For more than a week in advance, Dana Auditorium had been sold out for the much-anticipated July 17 return of pianist André Watts to the Eastern Music Festival. This also marked the return of NC Symphony Conductor Laureate Gerhardt Zimmermann to the podium of the all-faculty Eastern Philharmonic Orchestra. It is well known that Zimmermann is one of Watts’ favorite accompanists, and the pianist is a frequent soloist with the conductor’s orchestras. The concert’s start was delayed to allow latecomers to wade through the torrential downpour that swept the campus just before 8:00 p.m.

The concert ended with a stimulating performance of Beethoven’s Piano Concerto No. 4 in G, Op. 58, a personal favorite. Watts still has his chops – there were very few dropped or smudged notes. The fast runs were clearly articulated, and his timing of more ruminative passages was dramatically effective. His interpretation emphasized the Romantic elements without seriously violating the classical style. Zimmermann’s weaving of the orchestra’s strands fit the pianist’s conception like a glove. With the EMF orchestra’s large string section at his disposal, Zimmermann asked for and obtained a far richer string sound than I ever heard him get in Raleigh’s Meymandi Concert Hall, which seems to drain the bloom from low strings. Watts still seems to be having a rapid but usually silent conversation with the keyboard – his mouth is constantly in motion – and he still stomps with his left foot from time to time.

A real rarity, Tchaikovsky’s Seventh Symphony in E-flat, opened the concert. This was the EMF’s second performance of the work; I attended a student orchestra performance in 1987. The score is Semyon Bogatyrev’s orchestration of sketches Tchaikovsky made between 1891-1892 for three of four movements for a proposed symphony to be called Zhizn (Life). In stark contrast to the Fifth and Sixth Symphonies, the Seventh is optimistic and affirming. He had second thoughts, writing in December 16, 1892, that “(I) have gone over attentively… and looked with an impartial eye at my symphony…. The impression it produces is far from faltering; in a word, (it) was written just for the sake of writing something, and contains nothing interesting or appealing.” However, in 1893, he used the first movement sketch as a basis for the one-movement Third Piano Concerto, Op. 75. After the composer’s death, his pupil Taneyev freely adapted the remaining two sketches and published them as Andante and Finale, Op. 79. In 1956, Bogatyrev used the original sketches to orchestrate the symphony, replacing the missing scherzo with an orchestration of a piano piece from Op. 72. While it is pleasant enough listening, the themes are second- or third-drawer Tchaikovsky, repeated without sufficient variation. That said, the first and last movements have plenty of brilliant orchestral fireworks. The tranquil second movement is an appealing song without words, but only 81 of its 204 bars were found in Tchaikovsky’s hand. Bogatyrev had to make heavy use of the Taneyev transcription for piano as well as Tchaikovsky’s very rough manuscript draft. The ballet-like scherzo, a transplant from Op. 72, works surprisingly well, though it has no relation to the composer’s conception. Many long-time music lovers will find it hard to accept the complete absence of the dark melancholy that we have come to associate with the composer’s late works.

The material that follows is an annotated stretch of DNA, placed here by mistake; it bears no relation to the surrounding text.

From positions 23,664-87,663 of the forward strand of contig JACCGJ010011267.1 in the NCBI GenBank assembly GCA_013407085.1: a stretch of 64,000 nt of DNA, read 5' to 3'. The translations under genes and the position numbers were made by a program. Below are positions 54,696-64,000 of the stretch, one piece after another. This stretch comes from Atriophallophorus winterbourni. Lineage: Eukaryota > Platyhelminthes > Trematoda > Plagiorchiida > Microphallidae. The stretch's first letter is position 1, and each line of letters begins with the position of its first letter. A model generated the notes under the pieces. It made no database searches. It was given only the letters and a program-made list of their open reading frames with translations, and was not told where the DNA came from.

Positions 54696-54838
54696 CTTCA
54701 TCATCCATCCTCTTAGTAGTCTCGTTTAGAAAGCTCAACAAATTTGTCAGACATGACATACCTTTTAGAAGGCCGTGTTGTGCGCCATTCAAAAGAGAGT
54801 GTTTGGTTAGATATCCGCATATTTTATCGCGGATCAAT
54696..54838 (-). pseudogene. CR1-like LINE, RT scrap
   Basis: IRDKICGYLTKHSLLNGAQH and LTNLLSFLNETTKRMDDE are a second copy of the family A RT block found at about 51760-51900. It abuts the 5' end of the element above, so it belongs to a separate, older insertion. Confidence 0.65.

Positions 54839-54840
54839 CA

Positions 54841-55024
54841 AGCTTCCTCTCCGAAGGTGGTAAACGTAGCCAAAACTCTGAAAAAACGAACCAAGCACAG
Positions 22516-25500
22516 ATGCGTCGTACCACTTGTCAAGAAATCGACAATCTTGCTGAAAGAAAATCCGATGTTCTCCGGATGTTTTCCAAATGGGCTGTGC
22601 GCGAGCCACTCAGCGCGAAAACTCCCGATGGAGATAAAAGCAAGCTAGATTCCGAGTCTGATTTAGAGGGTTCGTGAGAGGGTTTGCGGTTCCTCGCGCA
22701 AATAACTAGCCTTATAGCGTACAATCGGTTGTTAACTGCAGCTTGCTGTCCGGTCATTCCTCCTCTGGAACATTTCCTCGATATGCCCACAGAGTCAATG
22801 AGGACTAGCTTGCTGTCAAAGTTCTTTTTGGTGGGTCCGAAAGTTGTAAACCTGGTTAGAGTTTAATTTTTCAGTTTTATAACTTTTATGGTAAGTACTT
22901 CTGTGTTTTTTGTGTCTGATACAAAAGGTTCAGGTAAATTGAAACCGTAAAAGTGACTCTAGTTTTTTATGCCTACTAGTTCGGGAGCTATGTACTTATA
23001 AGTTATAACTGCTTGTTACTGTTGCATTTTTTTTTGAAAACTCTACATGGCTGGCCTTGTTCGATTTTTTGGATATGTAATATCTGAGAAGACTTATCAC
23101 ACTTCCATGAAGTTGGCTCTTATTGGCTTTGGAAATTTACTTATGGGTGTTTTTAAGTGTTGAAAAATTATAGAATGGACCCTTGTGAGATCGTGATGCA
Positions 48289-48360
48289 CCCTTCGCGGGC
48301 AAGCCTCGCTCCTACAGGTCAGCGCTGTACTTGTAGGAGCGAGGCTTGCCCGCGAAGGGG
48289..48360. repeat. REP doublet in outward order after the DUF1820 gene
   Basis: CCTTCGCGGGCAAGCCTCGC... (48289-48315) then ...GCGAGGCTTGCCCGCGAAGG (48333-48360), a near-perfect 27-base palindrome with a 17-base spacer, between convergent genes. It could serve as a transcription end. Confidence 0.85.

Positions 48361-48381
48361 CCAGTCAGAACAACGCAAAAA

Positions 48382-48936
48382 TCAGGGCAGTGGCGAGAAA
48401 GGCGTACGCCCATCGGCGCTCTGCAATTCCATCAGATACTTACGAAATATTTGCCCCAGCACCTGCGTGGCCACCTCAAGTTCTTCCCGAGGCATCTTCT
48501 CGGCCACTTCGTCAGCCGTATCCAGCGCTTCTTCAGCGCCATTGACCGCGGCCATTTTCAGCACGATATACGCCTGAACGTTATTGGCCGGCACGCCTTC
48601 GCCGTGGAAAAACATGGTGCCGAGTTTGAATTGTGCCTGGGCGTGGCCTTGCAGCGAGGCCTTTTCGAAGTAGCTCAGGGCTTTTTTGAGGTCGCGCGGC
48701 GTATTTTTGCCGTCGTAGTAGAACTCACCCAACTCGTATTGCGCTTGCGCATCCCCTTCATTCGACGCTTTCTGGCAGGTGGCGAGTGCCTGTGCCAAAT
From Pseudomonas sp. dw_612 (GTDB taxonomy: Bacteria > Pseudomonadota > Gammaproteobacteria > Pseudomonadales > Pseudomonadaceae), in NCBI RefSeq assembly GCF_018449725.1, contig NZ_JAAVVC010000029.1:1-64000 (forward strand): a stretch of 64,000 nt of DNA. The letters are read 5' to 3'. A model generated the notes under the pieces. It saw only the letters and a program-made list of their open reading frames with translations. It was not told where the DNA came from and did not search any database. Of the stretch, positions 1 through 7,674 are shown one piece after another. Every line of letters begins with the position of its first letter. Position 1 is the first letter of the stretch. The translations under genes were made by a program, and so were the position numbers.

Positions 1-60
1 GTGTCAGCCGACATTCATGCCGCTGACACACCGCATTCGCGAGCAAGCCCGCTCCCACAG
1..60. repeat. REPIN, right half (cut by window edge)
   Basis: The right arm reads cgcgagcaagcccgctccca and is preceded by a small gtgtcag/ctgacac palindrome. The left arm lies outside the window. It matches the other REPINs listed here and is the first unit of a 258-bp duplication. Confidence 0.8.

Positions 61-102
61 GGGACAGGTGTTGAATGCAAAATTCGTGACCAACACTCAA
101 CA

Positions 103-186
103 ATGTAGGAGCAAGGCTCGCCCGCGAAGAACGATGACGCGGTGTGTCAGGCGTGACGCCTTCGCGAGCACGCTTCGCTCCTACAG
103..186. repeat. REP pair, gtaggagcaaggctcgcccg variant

Reservations aside, Zimmermann and the orchestra gave it their all. The conductor made the most of the ample strings for both expression and balance. Strongly characterized woodwinds combined with glowing, precise brass for the broadest palette of color. Exposed solos for the viola and cello sections revealed their unanimity of tone and phrasing. Significant solos were performed by principal bassoonist Cedric Coleman, clarinetist Shannon Scott, flutist Les Roettges, and oboist Eric Olson, all of whom Zimmermann asked to stand at the end of the performance.

As if a posthumous Tchaikovsky symphony were not confusing enough, pianist Andréi Hotéev has used the text of the complete critical edition and the original manuscript in the Kline Museum to purge Taneyev’s excesses and reconstruct the Third Piano Concerto. This has been recorded on the Accord label. A fine 1962 recording of the Seventh Symphony performed by Eugene Ormandy and the Philadelphia Orchestra was fleetingly available on CBS Masterworks LPs and CDs. A Chandos recording of both works, with the London Philharmonic conducted by Neeme Jarvi, seems to still be in print.